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|Title:||Man, Nature and Society in Selected Works of Frederick Philip Grove and Thomas Hardy|
|Authors:||Reynolds, Henry Robert|
|Keywords:||English;English Language and Literature;English Language and Literature|
|Abstract:||<p>The first chapter of this thesis is directed toward Grove's and Hardy's view of man in their novels. After reading the major works of both writers the conclusion put forward here is that neither Grove nor Hardy is willing to write a novel that ignores the possibility of suffering. They do not, however, look upon suffering as the focal point of life. Essentially they direct their attention to man's unique capacity to adapt continually to new, and often difficult, situations. The misfortunes that confront both writers' characters are aimed at showing the reader a variety of consequences for particular patterns of action. There are no guarantees of happiness, but for both writers man is not meant to suffer either irrationally or passively. The freedom to act is an essential part of his character and, as such, he must continually exercise his freedom of choice. For both Grove and Hardy it is this individual freedom to choose, to redefine one's self and one's situation, that enables man to discover and maintain some degree of happiness in life. Similarly, it is this individual freedom, to act that allows all men the chance to discover the profound and the tragic proportions that lie within the human spirit.</p> <p>Both writers locate their characters in settings that are never too removed from the demands of a force that may generally be called Nature. Often the demands of this external force are beyond the intellectual scope and physical strength of men. The suffering that results from the confrontation between Nature and man would seem to indicate that man is destined to suffer irrationally. The conclusion that is made in the second chapter of this thesis, however, is that both Grove and Hardy appear to believe that man must use Nature's laws as co-ordinates that place him in Nature and, at the same time, above it. Both Grove and Hardy repeatedly illustrate that man is more than just a receptor of Nature's fury. He is also a recorder or focal point of Nature's order. Both Grove and Hardy show that man can use his unique relationship with Nature to discover toleration and understanding.</p> <p>Both writers also use the simplicity of rural order and the demands of more complex urban social beliefs as guidelines against which the actual needs of individual men may be measured. Grove and Hardy appear to support a belief in the individual's right to test the validity of any social structure. Similarly, both writers illustrate that the demands of society, like the demands of Nature, are external requirements that test individual men. The conflict that arises as a result of the confrontation of man and society is an integral part of both writers' approach to an appraisal of the freedom of individual men. The final chapter of this thesis, then, concludes with the belief that neither writer sides for or against a particular view of society, but both writers do side with man's right to discover from society a more accurate understanding of individual needs and characteristics.</p>|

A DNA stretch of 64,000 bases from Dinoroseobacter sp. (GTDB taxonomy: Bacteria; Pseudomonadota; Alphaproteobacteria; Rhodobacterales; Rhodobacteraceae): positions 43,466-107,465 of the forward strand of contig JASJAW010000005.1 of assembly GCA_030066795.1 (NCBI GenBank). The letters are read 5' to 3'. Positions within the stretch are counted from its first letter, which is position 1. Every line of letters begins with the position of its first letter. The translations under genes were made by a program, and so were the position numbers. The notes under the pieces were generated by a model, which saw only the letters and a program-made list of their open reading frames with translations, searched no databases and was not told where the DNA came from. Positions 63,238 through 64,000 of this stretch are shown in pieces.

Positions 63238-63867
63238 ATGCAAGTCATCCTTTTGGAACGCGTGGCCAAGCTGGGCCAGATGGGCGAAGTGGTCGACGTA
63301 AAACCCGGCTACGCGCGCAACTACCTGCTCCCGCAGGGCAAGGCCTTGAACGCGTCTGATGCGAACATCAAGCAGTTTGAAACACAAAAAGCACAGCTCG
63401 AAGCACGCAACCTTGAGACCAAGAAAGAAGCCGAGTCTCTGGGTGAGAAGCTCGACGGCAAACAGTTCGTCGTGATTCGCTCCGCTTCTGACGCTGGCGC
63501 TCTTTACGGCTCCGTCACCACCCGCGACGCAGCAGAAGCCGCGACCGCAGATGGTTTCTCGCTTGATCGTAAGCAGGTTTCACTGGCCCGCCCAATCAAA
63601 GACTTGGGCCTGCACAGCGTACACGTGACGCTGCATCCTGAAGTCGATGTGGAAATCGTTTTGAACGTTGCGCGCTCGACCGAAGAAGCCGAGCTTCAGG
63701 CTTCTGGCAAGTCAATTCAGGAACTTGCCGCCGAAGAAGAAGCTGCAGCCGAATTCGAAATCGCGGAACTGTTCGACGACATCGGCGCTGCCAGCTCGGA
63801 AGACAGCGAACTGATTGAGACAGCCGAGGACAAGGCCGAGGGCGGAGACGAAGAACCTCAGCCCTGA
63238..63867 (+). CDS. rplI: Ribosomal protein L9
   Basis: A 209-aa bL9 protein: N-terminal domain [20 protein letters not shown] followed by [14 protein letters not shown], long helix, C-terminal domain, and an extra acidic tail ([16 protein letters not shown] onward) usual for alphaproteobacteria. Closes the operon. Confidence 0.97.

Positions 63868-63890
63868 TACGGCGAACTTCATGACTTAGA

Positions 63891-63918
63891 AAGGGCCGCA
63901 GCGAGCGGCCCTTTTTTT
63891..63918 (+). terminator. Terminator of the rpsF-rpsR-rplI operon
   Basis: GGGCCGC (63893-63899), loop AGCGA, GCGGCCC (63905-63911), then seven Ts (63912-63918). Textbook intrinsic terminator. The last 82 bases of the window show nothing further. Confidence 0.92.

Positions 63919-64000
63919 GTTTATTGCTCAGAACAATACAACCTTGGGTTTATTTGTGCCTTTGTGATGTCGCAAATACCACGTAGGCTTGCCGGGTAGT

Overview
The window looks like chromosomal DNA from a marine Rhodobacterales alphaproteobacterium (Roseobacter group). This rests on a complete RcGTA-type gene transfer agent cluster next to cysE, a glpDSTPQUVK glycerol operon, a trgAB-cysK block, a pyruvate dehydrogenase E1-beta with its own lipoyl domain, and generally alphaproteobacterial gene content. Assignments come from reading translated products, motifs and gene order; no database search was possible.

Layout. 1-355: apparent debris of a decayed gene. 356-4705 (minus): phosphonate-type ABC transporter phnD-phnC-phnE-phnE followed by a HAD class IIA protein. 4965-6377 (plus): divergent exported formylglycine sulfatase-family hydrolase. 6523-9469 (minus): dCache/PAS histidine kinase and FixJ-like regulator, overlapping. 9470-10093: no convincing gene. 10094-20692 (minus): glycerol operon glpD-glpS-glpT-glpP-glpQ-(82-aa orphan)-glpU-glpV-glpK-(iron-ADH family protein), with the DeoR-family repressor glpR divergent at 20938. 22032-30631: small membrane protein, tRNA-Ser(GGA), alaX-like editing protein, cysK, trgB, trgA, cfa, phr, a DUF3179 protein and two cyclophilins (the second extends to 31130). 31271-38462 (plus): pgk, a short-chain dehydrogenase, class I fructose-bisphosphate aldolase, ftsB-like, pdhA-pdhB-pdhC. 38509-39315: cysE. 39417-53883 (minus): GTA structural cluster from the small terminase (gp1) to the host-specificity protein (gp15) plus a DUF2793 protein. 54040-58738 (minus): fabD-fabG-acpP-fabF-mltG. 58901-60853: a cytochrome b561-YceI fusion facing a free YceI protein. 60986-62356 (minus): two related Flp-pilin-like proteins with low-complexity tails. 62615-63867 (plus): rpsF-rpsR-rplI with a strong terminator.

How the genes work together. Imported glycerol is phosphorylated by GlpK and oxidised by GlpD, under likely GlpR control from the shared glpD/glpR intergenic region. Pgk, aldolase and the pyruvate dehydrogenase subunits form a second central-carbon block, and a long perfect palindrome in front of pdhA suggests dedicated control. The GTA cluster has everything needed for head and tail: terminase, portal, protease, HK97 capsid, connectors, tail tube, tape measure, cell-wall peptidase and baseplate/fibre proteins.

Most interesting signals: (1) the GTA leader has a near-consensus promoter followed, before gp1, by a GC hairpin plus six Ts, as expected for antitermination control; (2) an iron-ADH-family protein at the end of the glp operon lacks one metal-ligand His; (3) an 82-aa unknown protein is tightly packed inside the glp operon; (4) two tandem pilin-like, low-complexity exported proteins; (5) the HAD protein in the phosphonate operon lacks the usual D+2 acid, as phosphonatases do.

|Appears in Collections:||Open Access Dissertations and Theses|
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